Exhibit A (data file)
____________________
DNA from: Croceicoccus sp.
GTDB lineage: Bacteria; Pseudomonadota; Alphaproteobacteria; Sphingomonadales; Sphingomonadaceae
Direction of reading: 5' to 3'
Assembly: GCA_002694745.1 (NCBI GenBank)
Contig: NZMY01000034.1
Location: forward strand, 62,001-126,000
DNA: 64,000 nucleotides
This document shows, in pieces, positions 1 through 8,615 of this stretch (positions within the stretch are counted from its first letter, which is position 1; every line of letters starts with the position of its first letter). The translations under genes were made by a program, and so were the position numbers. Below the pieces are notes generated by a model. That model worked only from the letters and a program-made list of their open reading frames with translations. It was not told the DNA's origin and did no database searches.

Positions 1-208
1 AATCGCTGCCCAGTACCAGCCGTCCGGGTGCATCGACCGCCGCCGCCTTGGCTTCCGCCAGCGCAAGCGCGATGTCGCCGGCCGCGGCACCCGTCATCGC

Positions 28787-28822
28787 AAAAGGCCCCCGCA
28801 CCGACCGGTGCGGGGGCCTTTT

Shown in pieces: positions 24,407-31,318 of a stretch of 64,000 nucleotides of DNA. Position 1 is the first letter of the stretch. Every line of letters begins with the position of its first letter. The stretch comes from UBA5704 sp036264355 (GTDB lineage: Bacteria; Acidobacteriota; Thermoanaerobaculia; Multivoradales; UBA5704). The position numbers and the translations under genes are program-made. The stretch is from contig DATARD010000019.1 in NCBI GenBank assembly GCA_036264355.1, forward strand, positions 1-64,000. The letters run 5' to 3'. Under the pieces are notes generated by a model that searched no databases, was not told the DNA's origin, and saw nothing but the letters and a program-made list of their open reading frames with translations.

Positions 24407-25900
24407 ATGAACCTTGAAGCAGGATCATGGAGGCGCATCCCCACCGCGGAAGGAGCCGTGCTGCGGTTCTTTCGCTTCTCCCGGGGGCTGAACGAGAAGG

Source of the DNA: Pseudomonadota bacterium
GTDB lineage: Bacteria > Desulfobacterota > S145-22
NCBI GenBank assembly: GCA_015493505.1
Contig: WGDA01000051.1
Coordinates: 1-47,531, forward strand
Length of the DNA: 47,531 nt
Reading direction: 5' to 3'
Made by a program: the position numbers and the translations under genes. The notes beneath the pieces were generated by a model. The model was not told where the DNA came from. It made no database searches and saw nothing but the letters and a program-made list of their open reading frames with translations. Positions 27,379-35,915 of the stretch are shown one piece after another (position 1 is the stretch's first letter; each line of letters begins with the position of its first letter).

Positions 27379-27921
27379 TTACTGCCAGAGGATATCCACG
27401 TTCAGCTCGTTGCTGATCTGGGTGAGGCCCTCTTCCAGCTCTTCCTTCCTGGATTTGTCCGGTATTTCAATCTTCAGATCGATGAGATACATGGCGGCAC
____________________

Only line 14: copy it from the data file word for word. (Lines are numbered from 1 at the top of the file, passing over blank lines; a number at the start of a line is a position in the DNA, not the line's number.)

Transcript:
Shown in pieces: positions 24,407-31,318 of a stretch of 64,000 nucleotides of DNA. Position 1 is the first letter of the stretch. Every line of letters begins with the position of its first letter. The stretch comes from UBA5704 sp036264355 (GTDB lineage: Bacteria; Acidobacteriota; Thermoanaerobaculia; Multivoradales; UBA5704). The position numbers and the translations under genes are program-made. The stretch is from contig DATARD010000019.1 in NCBI GenBank assembly GCA_036264355.1, forward strand, positions 1-64,000. The letters run 5' to 3'. Under the pieces are notes generated by a model that searched no databases, was not told the DNA's origin, and saw nothing but the letters and a program-made list of their open reading frames with translations.